King Richard the Lionheart made the Tower most formidable and impregnable. He ordered to complete additional towers, build two rows of walls, dig a defensive moat 7 meters wide and 4 meters deep, as well as earthen fortifications with wooden paling on top.

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All in all, the castle, which could never be taken by storm, was built for 200 years. The appearance of the Tower has changed a great deal since the 11th century, the time of its construction.

The Tower is an ominous place

Over its history the Tower of London has been and fortress, palace, repository of royal jewels, arsenal, mint, prison, observatory, zoo.

For centuries its walls have been witnesses to human grief and tragedy. The castle’s gloomy casemates were also drawn into the intrigues of power struggles by the rulers. Rivers of blood were shed by the prisoners who spent their last days in the dungeons.

The first prisoner in the castle, which had been turned into a prison, appeared in 1190. Since that time it has been the place of imprisonment of high-ranking members of noble families.

Traitor's Gate

In the troubled times of the Reformation many royals were tortured and executed within the walls of the gloomy prison – a threat to the peace of the English throne. The bodies were buried in the cellars of the castle chapel.

Prisoners of the Tower

King Henry the Eighth was particularly cruel to its inmates. Those who disagreed with his decision were summarily executed by beheading. The head was impaled on a stake that was attached to the bridge. The same fate befell the monarch’s wives who could not bear him a son.

Evil Museum Exhibit

A son was born to the madman and fully inherited all his qualities. His favorite pastime was the public executions that took place on the hill near the Tower. The heads of the unfortunates were left on a stake for horror, and the beheaded bodies were buried in one of cellars of the castle.

Modern archaeologists have found more than 1,500 headless skeletons in the dungeons. Excavations are still going on.

Prisoners of the Tower were the kings of France and Scotland. One of the castle’s death row inmates managed to escape on the eve of his execution. It was a Scottish earl who had disguised himself in a woman’s dress brought by his wife. The last prisoner of the fortress was Hitler’s personal secretary Rudolf Hess.

Prison in the Castle

The legends and ghosts of the Tower

This castle could be called a classic land of ghosts, many of them members of the royal family. The place, permeated with secrets and legends, is mesmerizing and intriguing. The spirits of kings and jesters, nobles, countesses, knights, wives of kings, princes, romantic lovers and them ladies stir the imagination of the English.

Many legends and historical facts make you wonder about the strangeness of the castle.

The most frightening event about the history of the ghost is the execution scene of 70-year-old Countess Margaret Paul . Her son, Cardinal Paul, had a disagreement with King Henry. When the king realized that he could not deal with the cardinal, he ordered the execution of his mother.

Inside the castle

During the execution, the countess broke free of the executioner’s hands and tried to escape. The executioner chased after her, striking her with an axe. The servants of the castle to this day assert that every year on the day of the countess’s execution the images of the victim and the executioner are distinctly seen and their wild cries can be heard.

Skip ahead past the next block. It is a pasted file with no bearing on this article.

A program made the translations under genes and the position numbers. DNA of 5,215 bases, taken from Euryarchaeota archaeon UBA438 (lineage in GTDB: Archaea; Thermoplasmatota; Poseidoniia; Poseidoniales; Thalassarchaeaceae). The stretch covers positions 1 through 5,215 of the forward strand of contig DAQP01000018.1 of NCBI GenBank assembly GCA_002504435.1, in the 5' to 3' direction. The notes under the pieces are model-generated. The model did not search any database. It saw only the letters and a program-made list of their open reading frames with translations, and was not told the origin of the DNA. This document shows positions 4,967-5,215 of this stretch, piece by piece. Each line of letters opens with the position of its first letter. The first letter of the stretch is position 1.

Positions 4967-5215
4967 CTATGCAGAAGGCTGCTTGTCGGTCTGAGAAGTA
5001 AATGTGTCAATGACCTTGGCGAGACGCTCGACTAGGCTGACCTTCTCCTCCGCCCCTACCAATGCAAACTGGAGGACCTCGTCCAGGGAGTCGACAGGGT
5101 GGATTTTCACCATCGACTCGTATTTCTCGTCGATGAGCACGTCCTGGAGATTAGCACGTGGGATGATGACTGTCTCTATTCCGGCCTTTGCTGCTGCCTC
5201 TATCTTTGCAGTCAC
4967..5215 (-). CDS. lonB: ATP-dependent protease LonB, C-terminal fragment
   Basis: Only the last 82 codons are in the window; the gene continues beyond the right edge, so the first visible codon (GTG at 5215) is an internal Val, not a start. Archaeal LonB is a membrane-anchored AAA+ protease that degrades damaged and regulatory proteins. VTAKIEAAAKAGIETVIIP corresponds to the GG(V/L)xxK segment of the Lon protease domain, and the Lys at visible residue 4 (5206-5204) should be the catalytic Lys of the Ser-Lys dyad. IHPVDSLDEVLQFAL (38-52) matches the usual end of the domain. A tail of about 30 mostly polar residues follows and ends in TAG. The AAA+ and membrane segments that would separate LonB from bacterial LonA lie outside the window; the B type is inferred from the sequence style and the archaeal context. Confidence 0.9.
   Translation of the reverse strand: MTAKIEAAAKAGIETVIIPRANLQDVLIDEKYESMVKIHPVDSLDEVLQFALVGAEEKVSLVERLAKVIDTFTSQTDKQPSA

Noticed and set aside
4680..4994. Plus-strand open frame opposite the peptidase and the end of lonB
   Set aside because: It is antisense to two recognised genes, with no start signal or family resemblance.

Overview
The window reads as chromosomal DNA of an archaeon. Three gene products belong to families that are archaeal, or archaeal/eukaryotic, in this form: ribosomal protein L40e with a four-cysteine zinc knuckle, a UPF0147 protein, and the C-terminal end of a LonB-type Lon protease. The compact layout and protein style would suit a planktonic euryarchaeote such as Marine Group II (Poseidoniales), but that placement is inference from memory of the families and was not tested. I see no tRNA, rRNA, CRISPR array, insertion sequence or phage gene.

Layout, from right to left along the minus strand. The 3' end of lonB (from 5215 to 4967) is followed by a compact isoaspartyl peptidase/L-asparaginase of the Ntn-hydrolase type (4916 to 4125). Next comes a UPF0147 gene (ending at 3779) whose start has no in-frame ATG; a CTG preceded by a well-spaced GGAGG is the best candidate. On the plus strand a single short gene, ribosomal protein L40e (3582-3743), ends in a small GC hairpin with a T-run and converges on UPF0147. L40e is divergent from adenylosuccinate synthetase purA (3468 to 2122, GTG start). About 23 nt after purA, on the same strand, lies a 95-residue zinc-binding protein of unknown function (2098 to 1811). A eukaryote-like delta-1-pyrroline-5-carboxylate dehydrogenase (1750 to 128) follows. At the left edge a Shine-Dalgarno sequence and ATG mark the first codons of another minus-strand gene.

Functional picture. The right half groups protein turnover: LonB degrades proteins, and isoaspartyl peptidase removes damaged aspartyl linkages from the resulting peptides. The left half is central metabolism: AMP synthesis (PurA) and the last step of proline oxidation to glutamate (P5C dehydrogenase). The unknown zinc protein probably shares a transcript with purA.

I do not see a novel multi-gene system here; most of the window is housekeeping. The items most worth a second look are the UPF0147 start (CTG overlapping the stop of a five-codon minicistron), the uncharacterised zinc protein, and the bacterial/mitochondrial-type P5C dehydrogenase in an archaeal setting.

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The guards still prefer not to talk about how in the corridors of the castle the ghosts of “little princes” periodically flicker. Heirs to the rightful King Edward were strangled asleep at the ages of 9 and 12 on the orders of their guardian, the Duke of Gloucester, who had illegally usurped the throne. The bodies of the Crown Princes were hidden away, never to be found.

Legends and Tradition

The traditional inhabitants of the Tower are the black crows. They are a famous symbol of the castle, also associated with its past. According to legend, crows are messengers of bad events. They have always appeared before the execution of those doomed to death.

Black Crow

Since the Tower began to serve as a royal prison, whole dynasties of crows have settled in the area. Their lives have been littered with many legends. One claims that the Tower and the entire British empire will fall as soon as the crows leave it.

Surprisingly, in the 17th century King Charles issued a decree that six black crows were to remain in the castle at all times. A special guard was to watch over it. Since then and until today, seven black crows – one spare – live in the spacious aviaries of the castle. For the fantastically free maintenance of the “guardians of the Tower” the state allocates a decent budget.

However, there was one unpleasant event in this story, which one tries to remember less often. In July 1941, after a massive bombing of the castle by German bombers, all but one of the crows died of stress. The British Empire itself, along with the castle, was on the brink of disaster at that very time.

Now crows are protected as much as possible, but every tourist can see them. They eagerly answer to their name – each one has its own name, as well as its original character.

The Castle Zoo

It was King John the Soothless who put an end to the bloody horrors of the Tower. He ordered that the castle be used for entertainment. The monarch gave part of his power to Parliament and turned the Tower into a zoo, which had been in the castle for centuries.

Memory of the zoo

The castle welcomed important guests, who often visited the monarch with gifts in the form of wildlife. It was for her that King Henry ordered to build the Lion’s Tower – a mini zoo, the menagerie was constantly replenished with new animals, where even leopards, donated by the French king, lived.

The menagerie was constantly replenished with new animals. The townspeople visited it for a nominal fee.


For almost 5 centuries there was a mint in the fortress where silver coins were minted. Silver for them was taken away by order of the king, destroying monasteries. Everything was used: crosses, frames from icons, decorative elements of temples.